“DO”

“Doing” is not living in the control of our trauma or the symptoms of PTSD, “Doing” is going out and moving forward!

I am at a significant turning point in my life, one that will make all the difference in my future. I am at the decision point of either living the way I have in the past or moving forward. I have mentally made the decision to move on and start living my life again and return to full-time ministry. However, just making the mental decision and commitment to move forward does not equate to actual action. Actual action only takes place when I’m actually “doing” something.working-in-the-dock-1530932  It is all good and well to dream, think through, plan, talk and write about what I’m going to “do”, but until I “do” I’m just sitting around. I will not move forward until I “do”. Whether it’s looking for and applying for a job, improving my website or simply getting out and interacting with people. None of this will happen until I actual “do” something. I have had a desire for a while to minister to my fellow veterans. As a chaplain I’ve asked myself what needs do veterans have that I am able to meet, and how can I use my experiences to meet those needs. With talking with veterans and especially the veterans I have gone through treatment with there is one overwhelming need they present to me. That is “what do I do with God?” I have had veterans tell me their stories of going to war believing in God only to return questioning or denying the existence of God. Their stories are disconcerting. However, it’s more bewildering for a chaplain to return from war having those same questions. It is this need of my fellow veterans that I believe I have something to offer.

One of the reason’s I started this blog and website was to address some of the spiritual issues and questions. Since I started my blog in March, I thought at this point I would have hundreds of people reading my posts. However, I quickly realized developing a following as a blogger takes time and a lot of work. By writing and posting I am “doing”. It would be easy to be happy with my “doing”, but my blog is not my entire vision, it is an important part, but only a part. I must continue to “do” or I will find myself hiding in my house behind my computer “doing”, but not really achieving my vision. For me, my vision is not accomplished until I expand my “doing” to actually meeting with and ministering to veterans face to face. This is the scary part; actually leaving the safety of my home to reach out to other’s who struggle with the question of “what do I do with God?” My next step of “doing” comes with holding veteran’s symposiums, where we deal with the question of “what to do with God?” we explore what moral and spiritual injury means and we look to the Scripture for the answer to these questions. The first symposium will be held on Saturday 29 July at First Baptist Church in New Braunfels, Texas. Where we will discuss moral and spiritual injury, watch a DVD and look to the Scriptures to find answers to our questions of “What do we do with God?” This is what “doing” looks like for me.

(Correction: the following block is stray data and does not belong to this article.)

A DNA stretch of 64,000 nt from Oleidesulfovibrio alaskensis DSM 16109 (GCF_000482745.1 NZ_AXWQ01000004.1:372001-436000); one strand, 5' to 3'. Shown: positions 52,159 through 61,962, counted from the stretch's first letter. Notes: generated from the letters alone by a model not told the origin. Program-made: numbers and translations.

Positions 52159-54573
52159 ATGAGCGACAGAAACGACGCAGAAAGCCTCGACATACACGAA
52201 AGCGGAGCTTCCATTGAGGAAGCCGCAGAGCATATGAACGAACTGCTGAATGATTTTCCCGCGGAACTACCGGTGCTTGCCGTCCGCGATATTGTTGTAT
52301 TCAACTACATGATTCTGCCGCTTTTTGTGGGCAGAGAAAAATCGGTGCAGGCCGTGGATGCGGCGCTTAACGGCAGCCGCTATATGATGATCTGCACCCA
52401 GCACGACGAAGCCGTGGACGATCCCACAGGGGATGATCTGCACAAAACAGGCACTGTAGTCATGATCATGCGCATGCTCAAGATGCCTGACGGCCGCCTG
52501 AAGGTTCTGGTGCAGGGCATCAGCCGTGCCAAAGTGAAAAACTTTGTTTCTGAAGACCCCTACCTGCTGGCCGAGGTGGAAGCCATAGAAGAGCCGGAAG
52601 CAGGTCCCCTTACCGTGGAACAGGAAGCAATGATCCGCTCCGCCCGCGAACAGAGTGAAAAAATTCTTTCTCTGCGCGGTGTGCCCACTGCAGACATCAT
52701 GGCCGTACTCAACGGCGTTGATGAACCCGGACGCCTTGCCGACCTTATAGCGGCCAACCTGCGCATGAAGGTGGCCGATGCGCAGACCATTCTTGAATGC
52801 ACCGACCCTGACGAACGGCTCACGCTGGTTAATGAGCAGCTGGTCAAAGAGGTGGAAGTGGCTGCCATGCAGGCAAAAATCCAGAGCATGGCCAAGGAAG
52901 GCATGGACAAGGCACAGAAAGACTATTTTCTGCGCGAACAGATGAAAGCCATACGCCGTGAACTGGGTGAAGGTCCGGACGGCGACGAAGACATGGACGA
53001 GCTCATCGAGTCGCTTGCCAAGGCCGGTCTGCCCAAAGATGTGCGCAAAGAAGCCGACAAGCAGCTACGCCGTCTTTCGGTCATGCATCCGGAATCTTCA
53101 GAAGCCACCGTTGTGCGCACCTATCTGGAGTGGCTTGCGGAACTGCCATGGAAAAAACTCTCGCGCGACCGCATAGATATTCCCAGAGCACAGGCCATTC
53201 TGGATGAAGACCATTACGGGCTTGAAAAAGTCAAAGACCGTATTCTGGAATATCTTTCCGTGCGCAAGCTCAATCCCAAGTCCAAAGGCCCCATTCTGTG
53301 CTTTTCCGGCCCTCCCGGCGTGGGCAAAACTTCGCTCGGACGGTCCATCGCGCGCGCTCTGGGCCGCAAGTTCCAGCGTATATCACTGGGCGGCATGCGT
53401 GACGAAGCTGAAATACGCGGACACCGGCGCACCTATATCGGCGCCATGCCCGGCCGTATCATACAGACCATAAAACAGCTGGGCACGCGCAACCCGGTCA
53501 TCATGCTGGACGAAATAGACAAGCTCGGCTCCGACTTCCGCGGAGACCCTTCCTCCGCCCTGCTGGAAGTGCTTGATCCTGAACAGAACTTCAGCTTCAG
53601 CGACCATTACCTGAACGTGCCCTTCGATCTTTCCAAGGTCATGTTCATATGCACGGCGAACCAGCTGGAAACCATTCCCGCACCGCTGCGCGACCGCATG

If we miss out on our freedom because of our war trauma, then the enemy has won.

My question for you is simple, “what are you “doing”? “Doing” is not living in the control of our trauma or the symptoms of PTSD. It is not living in fear, anger, resentment, or refusing to “do”. “Doing” is going out and moving forward despite these feelings. The thoughts and feelings will never go away, we will always struggle with them. However, it is not an excuse to not “do” nor is it justification to simply hide and avoid. If you are not “doing” you are not living, you are missing out, your own prison that you have made for yourself traps you in doing nothing. I certainly know that “doing” is so much harder. I understand the fear, the anger and the resentment, I understand what it is like to hide and avoid. I understand the distress that is felt when faced with the thought of venturing out of our comfort and safe zones. We must not allow ourselves to be controlled by our trauma! We cannot live a life with no joy, no happiness, no peace, and no relationships. We have sacrificed too much and given too much to this nation, to stay defeated in our trauma. We cannot miss out on what we have provided for others and that is freedom. If we miss out on our freedom because of our war trauma, then the enemy has won. They have not just taken out one service member but have taken out our families, friends, spouses, children and grandchildren. If you don’t “do” then what you fought for and sacrificed for is in vain. Don’t live in defeat, Go out and “DO”!

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Author: Chaplain Doll

I am a retired 21-year Army Chaplain Veteran, I am the founder of "Healing The Storm Ministry" an outreach for veterans and those suffering from PTSD. The focus of "Healing the Storm Ministry" is to help people find spiritual peace in the midst of their life's storms.

2 thoughts on ““DO””

  1. Gosh Kevin—this is a dynamic writing piece. I am very impressed with your message, your decision and how you are approaching the future. I hope other veterans and anyone else dealing with trauma can benefit from all that you are doing. You are so right – going to do, want to do, plan to do only work when “doing” is an action.
    I pray that you will be successful (with hard work) with this important endeavor and that others will join with you.

    Like

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